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“The mind receives a myriad impressions – trivial, fantastic, evanescent, or engraved with the sharpness of steel… and as they fall, as they shape themselves into the life of Monday or Tuesday, the accent falls differently from of old.”
(Virginia Woolf, MODERN FICTION)

Review by Brad Green:
‘Stream of consciousness’ was all the rage among early-twentieth century modernists. But while Joyce, Faulkner and Dos Passos presented us with bursts of full frontal thought exposure, Woolf fashioned whole works from flickering, mutating inner-perspectives. Like great literature it ended in irony of course: when she drowned her own consciousness in the muddy streams of the Ouse.

The remarkably self-aware analysis cited above refers specifically to To The Lighthouse; but it is just as succinct an appraisal of Woolf’s achievements in The Waves and Mrs Dalloway, the source material for The Hours. When it comes to the latter’s soundtrack, who better than Philip Glass to provide an underscore of refined stability, with modulations that unfold almost imperceptibly?

Glass, the arch-minimalist, draws liberally on motifs from his own oeuvre; but the score is hardly a pastiche. It is neither so bereft of distinct melody as to be mere sonic wallpaper, nor extravagant enough to command attention. The ear can engage and disengage as it pleases. In fact, one can easily imagine a Bloomsbury-style get-together, witty causerie to the fore and Glass’s highly structured harmonies on the gramophone… or CD. For indeed, his orchestral arrangements, dependent mostly on string quartet and Michael Riesman’s piano, have a timeless quality, which instead of reflecting the three different time periods of the story shift the emphasis from the external world per se, to the interaction of the individual with the social environment.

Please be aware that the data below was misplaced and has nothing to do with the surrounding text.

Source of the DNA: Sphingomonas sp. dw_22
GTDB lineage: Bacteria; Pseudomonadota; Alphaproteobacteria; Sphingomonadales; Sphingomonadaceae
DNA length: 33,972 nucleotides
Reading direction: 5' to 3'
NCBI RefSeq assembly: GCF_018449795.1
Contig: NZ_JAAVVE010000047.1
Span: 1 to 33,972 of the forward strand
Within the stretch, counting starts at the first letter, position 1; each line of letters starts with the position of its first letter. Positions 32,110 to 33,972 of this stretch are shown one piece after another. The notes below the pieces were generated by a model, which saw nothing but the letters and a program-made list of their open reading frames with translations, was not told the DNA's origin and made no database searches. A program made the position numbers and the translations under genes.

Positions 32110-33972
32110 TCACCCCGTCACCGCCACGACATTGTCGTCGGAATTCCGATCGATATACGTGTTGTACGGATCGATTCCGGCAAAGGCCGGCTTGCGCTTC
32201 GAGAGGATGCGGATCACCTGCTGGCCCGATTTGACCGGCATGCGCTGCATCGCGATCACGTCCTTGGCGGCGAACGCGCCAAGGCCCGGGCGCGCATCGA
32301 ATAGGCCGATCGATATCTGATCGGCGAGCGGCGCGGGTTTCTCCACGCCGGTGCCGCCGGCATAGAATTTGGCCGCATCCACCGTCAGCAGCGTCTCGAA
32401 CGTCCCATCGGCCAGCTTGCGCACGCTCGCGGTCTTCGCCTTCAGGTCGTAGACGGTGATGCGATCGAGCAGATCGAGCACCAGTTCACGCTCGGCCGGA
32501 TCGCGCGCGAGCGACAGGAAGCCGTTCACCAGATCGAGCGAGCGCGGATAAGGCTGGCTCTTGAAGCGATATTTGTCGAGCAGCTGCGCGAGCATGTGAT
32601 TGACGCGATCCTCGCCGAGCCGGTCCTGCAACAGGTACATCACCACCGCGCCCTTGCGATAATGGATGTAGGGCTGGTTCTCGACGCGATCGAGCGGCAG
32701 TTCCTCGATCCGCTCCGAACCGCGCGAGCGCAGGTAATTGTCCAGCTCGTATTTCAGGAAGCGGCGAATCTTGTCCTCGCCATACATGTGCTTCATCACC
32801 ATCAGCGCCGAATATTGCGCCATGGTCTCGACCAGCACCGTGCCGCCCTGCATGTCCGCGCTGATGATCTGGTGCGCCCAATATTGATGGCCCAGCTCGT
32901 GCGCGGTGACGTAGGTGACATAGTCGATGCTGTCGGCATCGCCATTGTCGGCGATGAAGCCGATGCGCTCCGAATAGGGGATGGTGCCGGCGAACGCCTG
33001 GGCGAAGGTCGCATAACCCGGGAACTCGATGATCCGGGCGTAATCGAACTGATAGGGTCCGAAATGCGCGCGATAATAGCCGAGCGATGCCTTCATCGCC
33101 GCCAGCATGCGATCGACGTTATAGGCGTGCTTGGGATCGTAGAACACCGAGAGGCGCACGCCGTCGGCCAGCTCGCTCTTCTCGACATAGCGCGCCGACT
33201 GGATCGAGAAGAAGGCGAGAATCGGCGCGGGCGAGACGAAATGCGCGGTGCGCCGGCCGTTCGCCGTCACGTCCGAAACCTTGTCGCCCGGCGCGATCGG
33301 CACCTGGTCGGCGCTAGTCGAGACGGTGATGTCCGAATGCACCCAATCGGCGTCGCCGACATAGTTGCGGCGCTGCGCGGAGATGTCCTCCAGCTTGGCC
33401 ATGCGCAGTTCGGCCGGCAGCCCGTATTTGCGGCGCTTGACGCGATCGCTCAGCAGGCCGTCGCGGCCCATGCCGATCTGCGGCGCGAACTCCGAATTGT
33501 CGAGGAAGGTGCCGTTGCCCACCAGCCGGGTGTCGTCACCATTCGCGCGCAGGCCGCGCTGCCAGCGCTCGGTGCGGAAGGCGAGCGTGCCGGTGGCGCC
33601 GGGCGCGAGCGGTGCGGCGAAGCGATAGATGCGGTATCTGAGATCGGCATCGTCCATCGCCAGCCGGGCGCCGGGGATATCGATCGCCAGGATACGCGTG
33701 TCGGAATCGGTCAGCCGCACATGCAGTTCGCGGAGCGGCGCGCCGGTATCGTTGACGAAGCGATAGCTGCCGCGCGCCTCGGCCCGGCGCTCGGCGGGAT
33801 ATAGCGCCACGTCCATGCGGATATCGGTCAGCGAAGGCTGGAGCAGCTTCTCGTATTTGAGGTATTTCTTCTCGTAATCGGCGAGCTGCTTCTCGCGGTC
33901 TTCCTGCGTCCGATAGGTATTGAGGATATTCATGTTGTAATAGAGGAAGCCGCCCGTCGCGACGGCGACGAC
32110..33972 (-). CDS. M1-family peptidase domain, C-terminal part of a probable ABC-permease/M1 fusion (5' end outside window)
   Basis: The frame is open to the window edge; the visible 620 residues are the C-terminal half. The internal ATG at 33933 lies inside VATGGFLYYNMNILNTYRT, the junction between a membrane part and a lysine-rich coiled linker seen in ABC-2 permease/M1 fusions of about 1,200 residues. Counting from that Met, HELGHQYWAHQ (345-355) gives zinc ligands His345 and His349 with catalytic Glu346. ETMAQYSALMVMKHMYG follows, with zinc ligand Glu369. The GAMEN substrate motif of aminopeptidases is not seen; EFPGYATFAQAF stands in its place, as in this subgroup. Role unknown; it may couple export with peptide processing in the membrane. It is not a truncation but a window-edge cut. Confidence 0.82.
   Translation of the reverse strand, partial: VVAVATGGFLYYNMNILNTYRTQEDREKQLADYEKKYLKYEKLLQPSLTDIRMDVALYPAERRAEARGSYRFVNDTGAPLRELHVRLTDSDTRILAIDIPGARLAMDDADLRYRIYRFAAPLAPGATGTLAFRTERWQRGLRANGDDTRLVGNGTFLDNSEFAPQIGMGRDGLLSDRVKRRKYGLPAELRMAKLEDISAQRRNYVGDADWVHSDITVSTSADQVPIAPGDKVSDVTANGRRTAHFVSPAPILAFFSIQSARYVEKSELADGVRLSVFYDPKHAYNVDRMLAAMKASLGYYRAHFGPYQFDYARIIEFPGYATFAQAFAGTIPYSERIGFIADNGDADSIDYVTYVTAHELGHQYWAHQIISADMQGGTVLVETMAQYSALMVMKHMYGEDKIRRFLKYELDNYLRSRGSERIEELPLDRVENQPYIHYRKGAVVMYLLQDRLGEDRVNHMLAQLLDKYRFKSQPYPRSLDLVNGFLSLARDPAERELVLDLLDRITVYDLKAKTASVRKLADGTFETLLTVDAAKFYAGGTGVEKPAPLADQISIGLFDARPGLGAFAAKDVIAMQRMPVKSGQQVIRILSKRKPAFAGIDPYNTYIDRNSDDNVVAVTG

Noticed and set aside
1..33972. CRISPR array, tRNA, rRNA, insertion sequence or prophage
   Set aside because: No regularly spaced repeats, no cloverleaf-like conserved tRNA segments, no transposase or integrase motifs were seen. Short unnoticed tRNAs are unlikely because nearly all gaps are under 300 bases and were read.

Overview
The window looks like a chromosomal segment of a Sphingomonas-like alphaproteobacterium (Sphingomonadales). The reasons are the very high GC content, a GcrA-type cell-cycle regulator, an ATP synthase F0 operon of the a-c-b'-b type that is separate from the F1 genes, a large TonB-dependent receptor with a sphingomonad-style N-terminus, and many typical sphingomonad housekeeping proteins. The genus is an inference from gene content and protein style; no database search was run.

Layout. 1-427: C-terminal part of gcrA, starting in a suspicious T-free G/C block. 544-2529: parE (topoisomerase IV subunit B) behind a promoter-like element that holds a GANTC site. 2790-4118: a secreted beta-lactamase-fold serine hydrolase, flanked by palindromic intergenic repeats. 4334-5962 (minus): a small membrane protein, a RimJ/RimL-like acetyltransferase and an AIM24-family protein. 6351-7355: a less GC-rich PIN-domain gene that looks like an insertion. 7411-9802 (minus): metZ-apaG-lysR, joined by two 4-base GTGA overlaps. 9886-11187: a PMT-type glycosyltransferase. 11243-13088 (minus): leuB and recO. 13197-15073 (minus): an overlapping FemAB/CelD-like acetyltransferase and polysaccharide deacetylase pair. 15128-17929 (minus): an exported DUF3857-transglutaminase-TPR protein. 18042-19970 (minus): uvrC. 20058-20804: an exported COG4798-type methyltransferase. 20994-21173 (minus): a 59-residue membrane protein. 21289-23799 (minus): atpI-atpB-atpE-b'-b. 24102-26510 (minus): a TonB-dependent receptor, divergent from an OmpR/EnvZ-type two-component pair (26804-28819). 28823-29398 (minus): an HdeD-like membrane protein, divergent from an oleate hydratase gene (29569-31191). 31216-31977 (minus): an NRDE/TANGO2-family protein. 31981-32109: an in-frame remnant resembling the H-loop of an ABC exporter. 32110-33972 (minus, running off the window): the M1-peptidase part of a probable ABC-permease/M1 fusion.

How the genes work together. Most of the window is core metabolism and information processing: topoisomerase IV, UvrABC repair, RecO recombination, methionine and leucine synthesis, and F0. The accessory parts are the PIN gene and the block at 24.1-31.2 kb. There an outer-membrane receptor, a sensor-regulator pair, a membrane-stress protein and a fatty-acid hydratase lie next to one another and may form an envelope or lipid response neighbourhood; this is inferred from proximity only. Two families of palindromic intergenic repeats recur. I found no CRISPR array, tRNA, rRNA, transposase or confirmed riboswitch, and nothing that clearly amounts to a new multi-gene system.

We can hear life’s minutes ticking as the score progresses in a measured pulse. The fixedly geometric rhythms could weigh us down like the stones Woolf loaded into her pocket in her final hour, but instead they have a quality of iterative delicacy – like the whispering of one stanza of a poem over and over again, with such subtle alterations on each repeat that we finally hear the whole verse. Along the way there is the odd controlled exuberance, such as the joyous ascending scales of Something She Has To Do, which fold back to pensive arpeggios, gently outlined on the piano. 

Then finally, midway through the concluding cue (the title cue), the set squares and rigid hexagons are permitted to dance together. The pulses overlap, the resulting polyrhythm reflecting Woolf’s perception of a subliminally fluctuating paradigm – as each time the accent falls differently from of old. 

Published April 17, 2003

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